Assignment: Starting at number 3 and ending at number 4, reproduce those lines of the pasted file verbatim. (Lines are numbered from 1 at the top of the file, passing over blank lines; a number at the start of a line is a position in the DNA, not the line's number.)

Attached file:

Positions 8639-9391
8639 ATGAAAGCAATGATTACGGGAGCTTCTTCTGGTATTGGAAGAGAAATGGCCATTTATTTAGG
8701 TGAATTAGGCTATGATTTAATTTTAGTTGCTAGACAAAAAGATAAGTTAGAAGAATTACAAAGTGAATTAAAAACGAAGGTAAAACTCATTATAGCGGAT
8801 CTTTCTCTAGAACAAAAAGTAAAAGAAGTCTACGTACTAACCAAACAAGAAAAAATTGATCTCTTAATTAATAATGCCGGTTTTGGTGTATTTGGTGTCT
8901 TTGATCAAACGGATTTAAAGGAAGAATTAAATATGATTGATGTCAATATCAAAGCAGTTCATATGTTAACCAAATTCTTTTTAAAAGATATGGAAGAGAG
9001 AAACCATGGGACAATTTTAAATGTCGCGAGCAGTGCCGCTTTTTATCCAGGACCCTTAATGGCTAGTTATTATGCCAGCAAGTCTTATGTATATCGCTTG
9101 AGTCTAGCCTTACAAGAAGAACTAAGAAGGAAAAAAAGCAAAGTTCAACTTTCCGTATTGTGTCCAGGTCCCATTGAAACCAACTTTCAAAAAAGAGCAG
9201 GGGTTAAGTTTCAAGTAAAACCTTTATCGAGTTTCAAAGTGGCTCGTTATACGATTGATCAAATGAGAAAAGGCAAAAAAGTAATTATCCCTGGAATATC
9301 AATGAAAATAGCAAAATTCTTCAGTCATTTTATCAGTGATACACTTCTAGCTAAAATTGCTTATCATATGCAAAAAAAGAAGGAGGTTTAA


8701 TGAATTAGGCTATGATTTAATTTTAGTTGCTAGACAAAAAGATAAGTTAGAAGAATTACAAAGTGAATTAAAAACGAAGGTAAAACTCATTATAGCGGAT
8801 CTTTCTCTAGAACAAAAAGTAAAAGAAGTCTACGTACTAACCAAACAAGAAAAAATTGATCTCTTAATTAATAATGCCGGTTTTGGTGTATTTGGTGTCT